EDSA is the term we use to signify the People’s Power Revolution that brought down the Marcos dictatorial regime in 22-25 February 1986. EDSA, or Efipanio Delos Santos Avenue, was the place where millions of people gathered together that led to the dismantling of the violent and murderous Marcos Martial Rule. This week, the government of the Philippines is officially celebrating the EDSA, but Duterte is not scheduled to attend any EDSA Revolution commemorative activity. Each year, I go on a retreat to personally celebrate and remember my fallen colleagues as part of my personal healing. Here is my journal this year.

I was there. I still remember the smell of tear gas. I still remember having wet face-towel in my pocket — to cover my mouth and nose to survive against the poisonous, nauseating stench of tear gas (which to me is the stench of Martial Law). I still hear my colleagues teasing me: “Na-jingle ka ba sa pants mo? (Did you just pee in your pants?)”

I still remember the taste of sandwiches freely distributed by the residents of Cubao.

I still dream about, and hear, the helicopters descending, and still waking up shaken by the fear that those chopper pilots might fire at us; and also immediately feel the relief, when I’m completely awake, remembering the military chopper pilots landing, giving the “L” hand sign for “Laban (Fight).” They were with us!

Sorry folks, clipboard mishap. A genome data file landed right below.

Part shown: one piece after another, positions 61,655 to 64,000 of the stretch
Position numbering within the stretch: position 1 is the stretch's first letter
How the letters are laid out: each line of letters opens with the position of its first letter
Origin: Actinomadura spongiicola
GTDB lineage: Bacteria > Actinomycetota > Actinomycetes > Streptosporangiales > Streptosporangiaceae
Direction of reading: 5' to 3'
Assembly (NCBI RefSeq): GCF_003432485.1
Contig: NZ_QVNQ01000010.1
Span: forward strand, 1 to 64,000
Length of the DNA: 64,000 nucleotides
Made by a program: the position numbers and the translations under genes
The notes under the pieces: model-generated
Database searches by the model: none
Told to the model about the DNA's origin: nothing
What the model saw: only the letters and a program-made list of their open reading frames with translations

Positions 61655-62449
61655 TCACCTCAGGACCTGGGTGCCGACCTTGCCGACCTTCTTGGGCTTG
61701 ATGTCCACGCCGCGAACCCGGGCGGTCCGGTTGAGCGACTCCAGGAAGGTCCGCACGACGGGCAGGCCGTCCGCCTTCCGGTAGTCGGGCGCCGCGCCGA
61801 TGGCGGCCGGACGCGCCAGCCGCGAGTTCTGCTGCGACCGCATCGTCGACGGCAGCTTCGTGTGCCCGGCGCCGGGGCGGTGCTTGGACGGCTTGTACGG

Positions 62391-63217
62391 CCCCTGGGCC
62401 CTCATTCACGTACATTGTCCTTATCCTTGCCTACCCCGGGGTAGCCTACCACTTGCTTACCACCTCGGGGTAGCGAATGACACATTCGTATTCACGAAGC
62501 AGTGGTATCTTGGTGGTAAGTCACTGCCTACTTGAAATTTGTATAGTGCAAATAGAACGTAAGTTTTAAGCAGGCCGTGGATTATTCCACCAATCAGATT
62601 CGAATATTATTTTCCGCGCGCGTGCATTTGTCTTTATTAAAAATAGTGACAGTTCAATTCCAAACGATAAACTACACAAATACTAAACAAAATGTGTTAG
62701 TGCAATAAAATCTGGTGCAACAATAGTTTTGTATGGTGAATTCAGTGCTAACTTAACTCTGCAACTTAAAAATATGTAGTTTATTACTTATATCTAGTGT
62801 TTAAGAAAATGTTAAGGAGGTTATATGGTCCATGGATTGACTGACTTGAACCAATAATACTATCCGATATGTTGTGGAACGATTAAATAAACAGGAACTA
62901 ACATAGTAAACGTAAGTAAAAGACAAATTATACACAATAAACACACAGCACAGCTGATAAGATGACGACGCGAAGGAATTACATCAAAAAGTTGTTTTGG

I still feel the touch of a young seminarian, holding my hands — perhaps my fear was so obvious from his perspective.

I still feel the pain of my feet as we walked and ran through EDSA from Cubao to Ortigas to help support the human barricade against the coming tanks. I still feel sorry for the middle aged man whose toes I stepped on; and still hear him saying, “Walang hiya naman. Kung hindi lang sa sitwasyon natin ngayon, sinapak na kita. (Shame on you. If not for our mutual situation right now, I would have punched your face.)” After I apologized, he continued, “Sige na. Bilisan mo! (Go on. Faster!)”

I still feel the callous hand of a soldier, shaking my hands in gratitude for the sandwich and some flowers which I simply passed on to him, from the nuns and other courageous women with us, in our line in front of the tanks.

(Here are some popular photos from those days that became part of the online memory of this People Power Revolution. Credit to the owners.)

To me, remembering is the psychosocial re-experiencing of liberation from those traumatic years of Marcos’ dark years of Martial Law.

The words of my good friend, Gat Augusto Gus Miclat, resonate deeply in my being:
“Remembering is a very healthy act. It is good for the mind, a balm to the heart and fodder for one’s soul. It is also oftentimes necessary in sustaining one’s balance. For not only does remembering put us in touch with our memories and the lessons that we gain from them, it also provides us a framework for moving on and a perspective to focus on to.”

Never tell me that Marcos rule was “golden”—you might experience my “fright-fight” mode before my “flight” mode.

I will #NeverForget. I will make sure that other young people who love our country are never harmed by another dictatorial Marcos rule. #NeverAgain.

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